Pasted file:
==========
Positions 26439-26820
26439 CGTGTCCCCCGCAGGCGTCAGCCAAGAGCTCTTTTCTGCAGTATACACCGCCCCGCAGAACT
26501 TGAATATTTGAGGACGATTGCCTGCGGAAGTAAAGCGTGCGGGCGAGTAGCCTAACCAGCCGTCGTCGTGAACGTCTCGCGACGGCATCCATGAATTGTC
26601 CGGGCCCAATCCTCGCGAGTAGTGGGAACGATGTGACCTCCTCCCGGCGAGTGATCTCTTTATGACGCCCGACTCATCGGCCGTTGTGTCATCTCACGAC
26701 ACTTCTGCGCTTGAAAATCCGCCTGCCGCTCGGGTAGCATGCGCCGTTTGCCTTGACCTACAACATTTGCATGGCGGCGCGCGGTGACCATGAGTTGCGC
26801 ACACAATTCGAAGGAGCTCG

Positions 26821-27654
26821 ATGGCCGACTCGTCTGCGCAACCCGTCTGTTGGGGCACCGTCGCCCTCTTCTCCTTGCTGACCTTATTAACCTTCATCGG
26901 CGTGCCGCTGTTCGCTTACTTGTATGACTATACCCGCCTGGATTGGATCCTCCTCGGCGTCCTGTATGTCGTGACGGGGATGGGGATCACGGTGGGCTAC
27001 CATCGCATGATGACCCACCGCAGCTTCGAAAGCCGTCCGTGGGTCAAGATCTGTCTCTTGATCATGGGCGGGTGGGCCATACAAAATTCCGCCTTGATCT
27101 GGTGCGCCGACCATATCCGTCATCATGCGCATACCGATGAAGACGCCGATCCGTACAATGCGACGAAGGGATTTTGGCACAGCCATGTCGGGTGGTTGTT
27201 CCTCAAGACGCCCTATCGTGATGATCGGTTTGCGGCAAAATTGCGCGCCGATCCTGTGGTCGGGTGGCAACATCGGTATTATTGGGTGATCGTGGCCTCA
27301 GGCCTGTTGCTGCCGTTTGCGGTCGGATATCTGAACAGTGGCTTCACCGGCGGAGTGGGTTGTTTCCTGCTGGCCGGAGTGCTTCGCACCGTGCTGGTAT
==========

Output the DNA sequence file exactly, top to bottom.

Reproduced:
Positions 26439-26820
26439 CGTGTCCCCCGCAGGCGTCAGCCAAGAGCTCTTTTCTGCAGTATACACCGCCCCGCAGAACT
26501 TGAATATTTGAGGACGATTGCCTGCGGAAGTAAAGCGTGCGGGCGAGTAGCCTAACCAGCCGTCGTCGTGAACGTCTCGCGACGGCATCCATGAATTGTC
26601 CGGGCCCAATCCTCGCGAGTAGTGGGAACGATGTGACCTCCTCCCGGCGAGTGATCTCTTTATGACGCCCGACTCATCGGCCGTTGTGTCATCTCACGAC
26701 ACTTCTGCGCTTGAAAATCCGCCTGCCGCTCGGGTAGCATGCGCCGTTTGCCTTGACCTACAACATTTGCATGGCGGCGCGCGGTGACCATGAGTTGCGC
26801 ACACAATTCGAAGGAGCTCG

Positions 26821-27654
26821 ATGGCCGACTCGTCTGCGCAACCCGTCTGTTGGGGCACCGTCGCCCTCTTCTCCTTGCTGACCTTATTAACCTTCATCGG
26901 CGTGCCGCTGTTCGCTTACTTGTATGACTATACCCGCCTGGATTGGATCCTCCTCGGCGTCCTGTATGTCGTGACGGGGATGGGGATCACGGTGGGCTAC
27001 CATCGCATGATGACCCACCGCAGCTTCGAAAGCCGTCCGTGGGTCAAGATCTGTCTCTTGATCATGGGCGGGTGGGCCATACAAAATTCCGCCTTGATCT
27101 GGTGCGCCGACCATATCCGTCATCATGCGCATACCGATGAAGACGCCGATCCGTACAATGCGACGAAGGGATTTTGGCACAGCCATGTCGGGTGGTTGTT
27201 CCTCAAGACGCCCTATCGTGATGATCGGTTTGCGGCAAAATTGCGCGCCGATCCTGTGGTCGGGTGGCAACATCGGTATTATTGGGTGATCGTGGCCTCA
27301 GGCCTGTTGCTGCCGTTTGCGGTCGGATATCTGAACAGTGGCTTCACCGGCGGAGTGGGTTGTTTCCTGCTGGCCGGAGTGCTTCGCACCGTGCTGGTAT